The Singapore Air Show, the biggest event of its type in East Asia, is taking place this week. At the past few Air Shows, there have been major orders placed by airlines from India and Southeast Asia. Though a number of deals will certainly be made at the 2016 event, the mood is not quite as positive as it has been in years past.
The flow of orders was slow at the world’s last major air show, which occurred this past November in Dubai. Things are also expected to be rather quiet in Singapore. Fears of a worldwide economic slump have caused airlines to think twice before they expand their fleets further.
Airlines in Southeast Asia had been very active over the past few Singapore Air Shows, but they are not expected to play a major role this year as far as new orders. In fact, airline manufacturers are concerned that airlines in the region may seek to delay the orders that they already have on the books. Meanwhile, the region’s powers are involved in a simmering dispute about oil, fishing and territorial rights in the South China Seas. This has added further uncertainty to the region's air travel industry.
Is the airplane manufacturing industry on the “bust” leg of the “boom and bust” cycle? The industry as a whole is certainly on the bottom of the cycle when it comes to optimism, but there are a couple of things that could see manufacturers leaving Singapore with a positive feeling.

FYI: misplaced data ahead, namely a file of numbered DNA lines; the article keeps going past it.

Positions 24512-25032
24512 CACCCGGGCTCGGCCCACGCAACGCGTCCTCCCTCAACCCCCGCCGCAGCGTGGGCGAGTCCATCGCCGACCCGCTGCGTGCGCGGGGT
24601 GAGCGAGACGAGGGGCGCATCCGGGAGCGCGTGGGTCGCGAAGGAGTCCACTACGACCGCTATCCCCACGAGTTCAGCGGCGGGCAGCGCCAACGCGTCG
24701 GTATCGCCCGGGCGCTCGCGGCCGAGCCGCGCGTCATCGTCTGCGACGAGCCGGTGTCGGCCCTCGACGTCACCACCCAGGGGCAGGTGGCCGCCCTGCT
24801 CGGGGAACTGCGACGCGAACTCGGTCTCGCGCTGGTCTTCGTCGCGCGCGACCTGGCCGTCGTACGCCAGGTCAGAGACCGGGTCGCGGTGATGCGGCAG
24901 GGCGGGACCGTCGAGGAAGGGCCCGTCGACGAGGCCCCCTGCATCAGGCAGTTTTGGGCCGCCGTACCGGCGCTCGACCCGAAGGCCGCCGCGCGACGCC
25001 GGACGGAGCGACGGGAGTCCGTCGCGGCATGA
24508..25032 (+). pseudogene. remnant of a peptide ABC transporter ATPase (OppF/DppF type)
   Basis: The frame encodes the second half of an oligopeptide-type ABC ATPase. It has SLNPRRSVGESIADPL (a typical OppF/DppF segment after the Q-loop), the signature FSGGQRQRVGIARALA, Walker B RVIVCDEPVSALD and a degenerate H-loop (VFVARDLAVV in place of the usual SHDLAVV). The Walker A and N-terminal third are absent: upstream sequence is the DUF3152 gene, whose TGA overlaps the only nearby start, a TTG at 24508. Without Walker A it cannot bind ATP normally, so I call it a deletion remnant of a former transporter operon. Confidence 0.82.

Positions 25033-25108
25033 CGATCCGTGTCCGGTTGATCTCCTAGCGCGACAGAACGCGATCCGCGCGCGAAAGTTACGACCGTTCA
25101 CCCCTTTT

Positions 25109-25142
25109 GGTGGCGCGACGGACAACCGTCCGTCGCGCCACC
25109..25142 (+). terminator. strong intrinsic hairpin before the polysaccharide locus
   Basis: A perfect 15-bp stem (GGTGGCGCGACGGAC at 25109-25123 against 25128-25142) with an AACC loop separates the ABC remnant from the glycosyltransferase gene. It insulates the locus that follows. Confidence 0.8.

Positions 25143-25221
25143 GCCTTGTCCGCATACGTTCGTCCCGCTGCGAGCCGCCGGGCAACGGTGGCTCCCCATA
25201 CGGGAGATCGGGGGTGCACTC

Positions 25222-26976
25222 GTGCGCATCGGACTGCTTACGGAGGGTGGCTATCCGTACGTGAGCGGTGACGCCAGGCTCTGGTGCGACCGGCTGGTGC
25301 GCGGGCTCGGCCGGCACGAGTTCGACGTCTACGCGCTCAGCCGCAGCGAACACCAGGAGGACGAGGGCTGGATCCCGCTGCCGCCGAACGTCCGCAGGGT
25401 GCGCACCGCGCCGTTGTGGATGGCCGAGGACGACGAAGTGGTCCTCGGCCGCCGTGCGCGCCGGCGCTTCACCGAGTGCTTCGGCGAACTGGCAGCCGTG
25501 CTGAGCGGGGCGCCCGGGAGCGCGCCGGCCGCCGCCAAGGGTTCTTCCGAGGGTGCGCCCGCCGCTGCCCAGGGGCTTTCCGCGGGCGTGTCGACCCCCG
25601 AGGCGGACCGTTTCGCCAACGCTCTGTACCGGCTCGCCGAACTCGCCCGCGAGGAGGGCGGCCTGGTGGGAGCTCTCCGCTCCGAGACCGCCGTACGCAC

Some carriers in Southeast Asia are looking for new planes. Philippine Airlines has made it well known that it is planning to order aircraft this week. It will most likely opt for Airbus A350s. Several new low cost carriers in the region could be in the market for aircraft as they expand their fleets as well.
China will get the most attention at the show this week. Why China? The country is experiencing its worst economic growth numbers since the early 1990s. However, the government is making major changes that are aimed at getting Chinese consumers to spend more money domestically. The country is currently in the midst of a five year plan to upgrade its air travel infrastructure to encourage people to fly more. The ambitious blueprint calls for no fewer than 66 airports to be built around the country. This year alone, Beijing has set aside $12 billion for air travel development projects.
This major push by China is great news for Boeing and its peers, who are looking for orders to replace those that they are not expected to get from Southeast Asian and Indian airlines going forward. As China’s Big Three (China Southern, China Eastern and Air China) look to expand into these new airports, a steady stream of subsidiaries and independent airlines are also entering the fray. Assuming the government’s efforts are successful, there will plenty of orders going forward for major manufacturers. Smaller firms like Embraer and Bombardier are also looking to China for new orders while they are in Singapore as well.
Some experts are predicting that within 20 years, China will replace the United States as the biggest market for air travel on earth. So even if things do not go exactly according to plan with the country’s air travel infrastructure upgrades, there will still be plenty of upside for aircraft manufacturers over the next decade.
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